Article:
Photonics Dictionary


Chalcogenide refers to a class of compounds containing elements from group 16 of the periodic table, which includes sulfur (S), selenium (Se), and tellurium (Te). These elements are known as chalcogens. Chalcogenides are typically formed by combining one or more chalcogens with other elements, such as metals or metalloids.

Chalcogenides are of particular interest in materials science and technology due to their unique properties, which include:

Semiconductor behavior: Many chalcogenides exhibit semiconductor properties, making them useful in electronic and optoelectronic devices.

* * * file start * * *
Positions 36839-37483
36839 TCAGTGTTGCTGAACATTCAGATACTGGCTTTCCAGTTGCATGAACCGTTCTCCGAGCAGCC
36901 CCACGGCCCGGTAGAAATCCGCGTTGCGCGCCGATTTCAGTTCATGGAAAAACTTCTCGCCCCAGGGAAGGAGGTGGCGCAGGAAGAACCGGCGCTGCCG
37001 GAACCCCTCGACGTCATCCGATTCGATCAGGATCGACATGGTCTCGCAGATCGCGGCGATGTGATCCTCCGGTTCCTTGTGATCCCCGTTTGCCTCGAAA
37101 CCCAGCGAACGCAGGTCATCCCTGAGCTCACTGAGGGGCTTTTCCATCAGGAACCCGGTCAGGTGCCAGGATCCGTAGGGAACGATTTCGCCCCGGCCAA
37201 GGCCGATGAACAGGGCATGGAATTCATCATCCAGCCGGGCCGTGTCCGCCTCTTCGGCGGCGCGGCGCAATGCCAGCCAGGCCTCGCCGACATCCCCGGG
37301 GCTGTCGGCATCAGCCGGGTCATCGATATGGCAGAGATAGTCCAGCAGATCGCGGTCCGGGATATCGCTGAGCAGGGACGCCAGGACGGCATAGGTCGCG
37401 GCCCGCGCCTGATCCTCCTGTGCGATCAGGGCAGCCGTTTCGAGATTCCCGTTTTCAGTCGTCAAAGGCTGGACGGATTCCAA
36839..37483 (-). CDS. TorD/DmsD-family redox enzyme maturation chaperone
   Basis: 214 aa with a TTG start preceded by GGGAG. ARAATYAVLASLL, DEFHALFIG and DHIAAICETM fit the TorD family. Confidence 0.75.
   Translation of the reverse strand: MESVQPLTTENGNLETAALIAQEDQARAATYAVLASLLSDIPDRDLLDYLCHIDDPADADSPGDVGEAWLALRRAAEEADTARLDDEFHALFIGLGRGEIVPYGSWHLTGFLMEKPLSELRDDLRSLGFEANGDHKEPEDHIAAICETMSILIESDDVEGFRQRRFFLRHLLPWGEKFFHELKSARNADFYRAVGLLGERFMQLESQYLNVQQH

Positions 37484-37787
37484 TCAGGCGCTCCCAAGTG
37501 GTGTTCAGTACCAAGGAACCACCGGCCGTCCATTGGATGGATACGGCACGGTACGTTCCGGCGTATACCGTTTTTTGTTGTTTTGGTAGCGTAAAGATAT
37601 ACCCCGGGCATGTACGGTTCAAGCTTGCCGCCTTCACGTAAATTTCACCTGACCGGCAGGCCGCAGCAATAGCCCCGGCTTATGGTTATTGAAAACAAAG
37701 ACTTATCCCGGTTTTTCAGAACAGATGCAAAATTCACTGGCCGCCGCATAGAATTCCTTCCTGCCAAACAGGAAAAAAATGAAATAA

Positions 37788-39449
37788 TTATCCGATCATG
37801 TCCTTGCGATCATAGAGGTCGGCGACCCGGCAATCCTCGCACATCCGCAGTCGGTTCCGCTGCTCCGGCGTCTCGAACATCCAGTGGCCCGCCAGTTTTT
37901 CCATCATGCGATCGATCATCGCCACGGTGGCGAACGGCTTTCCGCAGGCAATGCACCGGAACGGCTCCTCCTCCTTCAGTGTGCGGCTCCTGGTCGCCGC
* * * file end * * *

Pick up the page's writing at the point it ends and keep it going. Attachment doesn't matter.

Nonlinear optical properties: Some chalcogenides have strong nonlinear optical properties, which are important for applications in telecommunications, laser technology, and optical signal processing.

High refractive index: Chalcogenide glasses often possess high refractive indices, which makes them useful for manufacturing optical fibers, lenses, and other photonic devices.

Amorphous structure: Chalcogenides can exist in amorphous (non-crystalline) forms, which allows for easy fabrication into thin films or other shapes with desired properties.

Chalcogenides find applications in various fields, including photonics, electronics, infrared optics, and energy storage. They are used in devices such as photonic integrated circuits, phase-change memory, infrared detectors, and solar cells.

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